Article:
Why is Calvin made to feel he has to finish school when he admits it’s very tough for him? Why can’t we celebrate teens that have aspirations that don’t involve college? Lest we forget, we had a whole episode with Sarah worrying about getting into college and that was treated with respect.

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But no, if you’re content with working in a perfectly viable (and much needed!) job as a mechanic, you’re not good enough. It’s not seen as worthy. Why not? People with trade skills are just as valuable as anyone else. Is this another agenda for the series? Seeing trade workers as “lower class” and not something to aspire to? Calvin got his dream and the Rangers don’t support him. They feign it, but it’s not genuine.

Super Ninja Steel is obsessed with wrapping up any kind of character arc in the span of twenty-two minutes so of course we weren’t going to get this spread out over multiple episodes. We were never going to actually explore an issue a real teenager might face and one that would be helpful for a kid to see. That’s not surprising, but it’s still disappointing.

At best this speaks to an unconscious bias in the series’ executive staff. Perhaps they come from a place of privilege and don’t see the value in people with trade skills. At worst it’s a blatant agenda to instill in children’s minds that if you aren’t striving to submit to what society expects of you, you’re worthless.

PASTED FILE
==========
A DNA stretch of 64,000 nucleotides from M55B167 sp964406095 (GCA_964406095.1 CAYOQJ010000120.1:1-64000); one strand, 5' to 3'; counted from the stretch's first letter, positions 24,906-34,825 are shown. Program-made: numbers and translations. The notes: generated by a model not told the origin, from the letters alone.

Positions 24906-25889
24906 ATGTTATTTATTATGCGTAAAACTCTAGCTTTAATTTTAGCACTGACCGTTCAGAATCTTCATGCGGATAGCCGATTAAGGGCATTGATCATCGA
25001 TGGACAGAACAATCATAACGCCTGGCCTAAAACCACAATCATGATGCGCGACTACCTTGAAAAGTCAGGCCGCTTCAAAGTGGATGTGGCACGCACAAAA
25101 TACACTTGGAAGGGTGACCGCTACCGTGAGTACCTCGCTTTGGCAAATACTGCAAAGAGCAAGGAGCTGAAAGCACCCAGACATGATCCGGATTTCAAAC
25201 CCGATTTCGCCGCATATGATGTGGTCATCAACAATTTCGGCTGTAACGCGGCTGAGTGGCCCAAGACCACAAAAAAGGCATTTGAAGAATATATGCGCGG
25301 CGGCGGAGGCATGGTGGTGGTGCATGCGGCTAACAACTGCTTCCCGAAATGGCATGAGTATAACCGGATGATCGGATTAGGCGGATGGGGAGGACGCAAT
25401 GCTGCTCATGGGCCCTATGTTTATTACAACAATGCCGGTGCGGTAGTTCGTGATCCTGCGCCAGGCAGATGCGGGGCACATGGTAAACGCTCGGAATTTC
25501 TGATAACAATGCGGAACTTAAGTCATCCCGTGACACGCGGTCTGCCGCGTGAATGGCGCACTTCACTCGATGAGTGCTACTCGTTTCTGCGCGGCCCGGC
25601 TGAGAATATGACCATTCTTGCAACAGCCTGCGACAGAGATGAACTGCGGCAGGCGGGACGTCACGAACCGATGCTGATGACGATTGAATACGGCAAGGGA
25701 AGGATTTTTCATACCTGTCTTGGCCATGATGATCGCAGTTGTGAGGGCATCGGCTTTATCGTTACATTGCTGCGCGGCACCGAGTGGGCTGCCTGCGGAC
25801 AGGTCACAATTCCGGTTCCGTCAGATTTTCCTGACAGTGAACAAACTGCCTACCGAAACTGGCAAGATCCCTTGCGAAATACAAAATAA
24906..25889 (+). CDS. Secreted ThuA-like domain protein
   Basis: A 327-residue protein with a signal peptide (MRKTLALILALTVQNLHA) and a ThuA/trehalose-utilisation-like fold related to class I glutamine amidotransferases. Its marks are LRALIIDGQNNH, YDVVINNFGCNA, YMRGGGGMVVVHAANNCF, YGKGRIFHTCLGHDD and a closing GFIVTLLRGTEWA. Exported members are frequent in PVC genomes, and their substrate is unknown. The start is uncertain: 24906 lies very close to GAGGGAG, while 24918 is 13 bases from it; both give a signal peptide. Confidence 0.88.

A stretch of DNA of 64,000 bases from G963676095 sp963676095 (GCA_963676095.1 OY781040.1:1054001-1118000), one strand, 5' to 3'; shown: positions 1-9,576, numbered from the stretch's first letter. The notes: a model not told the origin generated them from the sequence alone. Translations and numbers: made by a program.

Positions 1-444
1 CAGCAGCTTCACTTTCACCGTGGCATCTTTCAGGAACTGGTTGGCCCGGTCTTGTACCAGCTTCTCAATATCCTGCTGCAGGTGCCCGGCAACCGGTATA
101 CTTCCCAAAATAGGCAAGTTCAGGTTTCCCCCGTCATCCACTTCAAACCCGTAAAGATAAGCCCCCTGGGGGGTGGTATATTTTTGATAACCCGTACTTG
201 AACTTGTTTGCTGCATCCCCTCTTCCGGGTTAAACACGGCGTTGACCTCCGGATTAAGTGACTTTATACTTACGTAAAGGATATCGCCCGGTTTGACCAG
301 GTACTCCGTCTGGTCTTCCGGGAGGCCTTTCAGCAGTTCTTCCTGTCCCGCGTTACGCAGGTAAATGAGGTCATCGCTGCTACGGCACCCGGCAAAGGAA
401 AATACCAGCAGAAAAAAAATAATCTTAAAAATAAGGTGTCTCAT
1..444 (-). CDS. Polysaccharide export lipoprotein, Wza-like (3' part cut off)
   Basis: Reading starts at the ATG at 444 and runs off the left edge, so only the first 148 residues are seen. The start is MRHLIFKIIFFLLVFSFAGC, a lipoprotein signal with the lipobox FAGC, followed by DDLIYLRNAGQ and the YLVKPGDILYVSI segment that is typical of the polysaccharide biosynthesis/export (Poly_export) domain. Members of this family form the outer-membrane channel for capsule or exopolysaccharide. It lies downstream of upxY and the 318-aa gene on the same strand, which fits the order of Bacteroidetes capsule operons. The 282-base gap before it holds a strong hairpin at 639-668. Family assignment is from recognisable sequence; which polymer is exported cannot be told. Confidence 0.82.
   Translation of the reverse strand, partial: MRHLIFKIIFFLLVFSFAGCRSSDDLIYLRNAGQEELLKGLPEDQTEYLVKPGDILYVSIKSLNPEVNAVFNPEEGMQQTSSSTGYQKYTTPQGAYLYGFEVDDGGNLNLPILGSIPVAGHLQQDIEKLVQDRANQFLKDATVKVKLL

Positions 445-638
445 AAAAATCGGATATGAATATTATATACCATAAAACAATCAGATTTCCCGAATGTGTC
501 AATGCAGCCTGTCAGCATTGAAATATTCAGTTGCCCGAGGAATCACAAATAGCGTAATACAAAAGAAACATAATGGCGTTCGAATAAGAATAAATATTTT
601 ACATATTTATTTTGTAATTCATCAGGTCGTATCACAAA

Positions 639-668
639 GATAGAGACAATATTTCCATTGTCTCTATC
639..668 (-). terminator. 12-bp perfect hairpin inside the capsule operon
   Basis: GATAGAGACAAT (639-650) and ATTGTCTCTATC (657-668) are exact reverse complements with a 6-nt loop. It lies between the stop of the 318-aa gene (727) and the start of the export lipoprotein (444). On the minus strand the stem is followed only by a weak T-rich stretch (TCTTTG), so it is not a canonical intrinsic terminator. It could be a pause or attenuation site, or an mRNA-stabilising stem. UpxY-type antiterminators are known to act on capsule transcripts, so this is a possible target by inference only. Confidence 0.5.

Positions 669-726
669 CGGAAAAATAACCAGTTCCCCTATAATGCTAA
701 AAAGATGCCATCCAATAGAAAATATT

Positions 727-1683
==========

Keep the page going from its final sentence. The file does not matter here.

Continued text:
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That’s dangerous. That’s damaging to the young minds this series is for. I’m sure many of you are going, “you’re thinking too much about this. It’s just a kids show.” No. Kids pick up on things. This kind of bias sets into their brains early.

Power Ranger’s long running axiom (often used to excuse its lack of quality in recent years) is that it’s “for kids.”  Instead of using that as an excuse for poor writing and stupidly cartoonish plots, it should instead be using that as a call to arms to find the best moral lessons to instill in children instead of poisoning their minds with this blatant call for conformity.

Shamus Kelley is a pop culture/television writer and official Power Rangers expert. Follow him on Twitter! Read more articles by him here!

Rating:

0.5 out of 5